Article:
This was an extremely well-constructed tent. It was huge with plenty of head room. However, there was a strip of bare ground inside the tent about 2 feet wide and the entire length of the front door. This would allow easy access for small critters (snakes, mice, chipmonks, bugs, etc). It would also allow moisture in during rainy weather. You would then have mud inside your tent. It was obvious to us that whoever designed it had never actually camped in a tent.

When you get yours and get some use in I would welcome your opinion on its use and what you think of the tent not truely being sealed.

Offline BetaMike

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Re: Family Tent Pro’s/Con’s
« Reply #6 on: July 23, 2011, 12:46:54 PM »
Check out Coleman's Insta Tents or WeatherMasters.  They go up easy, hold up well and you can easily stand in them no problem.  I have the older American Heritage version and it has held up very well over the last six years.  I'm very interested in the new Insta Tents, they can deploy in under a minute with no hardware!  You've got to love that!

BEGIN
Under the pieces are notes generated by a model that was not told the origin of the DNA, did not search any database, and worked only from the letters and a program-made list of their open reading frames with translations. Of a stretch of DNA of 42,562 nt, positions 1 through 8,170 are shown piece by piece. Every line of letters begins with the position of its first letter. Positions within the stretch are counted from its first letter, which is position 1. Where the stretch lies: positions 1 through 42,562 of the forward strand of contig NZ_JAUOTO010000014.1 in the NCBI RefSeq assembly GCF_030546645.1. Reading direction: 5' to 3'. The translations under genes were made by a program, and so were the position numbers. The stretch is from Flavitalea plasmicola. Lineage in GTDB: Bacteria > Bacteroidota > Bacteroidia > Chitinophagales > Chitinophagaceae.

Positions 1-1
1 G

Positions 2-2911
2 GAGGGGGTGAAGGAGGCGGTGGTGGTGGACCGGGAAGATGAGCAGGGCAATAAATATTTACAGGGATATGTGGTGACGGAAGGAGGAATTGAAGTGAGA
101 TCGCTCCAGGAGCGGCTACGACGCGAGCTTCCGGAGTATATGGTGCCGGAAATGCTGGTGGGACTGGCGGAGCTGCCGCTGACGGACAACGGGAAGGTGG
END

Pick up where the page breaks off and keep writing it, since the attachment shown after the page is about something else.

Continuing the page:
Offline upisdown

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Re: Family Tent Pro’s/Con’s
« Reply #7 on: July 23, 2011, 01:03:55 PM »
I did notice the strip of grass in the picture too. Not sure what thats all about to be honest with you.

We always put a large tarp down underneath our tent. That would do away with the grass and mud, but the critters is a good point. When I get it, I will put it up right away and see exactly what the deal is.

Offline Bennington1776

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Re: Family Tent Pro’s/Con’s
« Reply #8 on: July 23, 2011, 01:57:43 PM »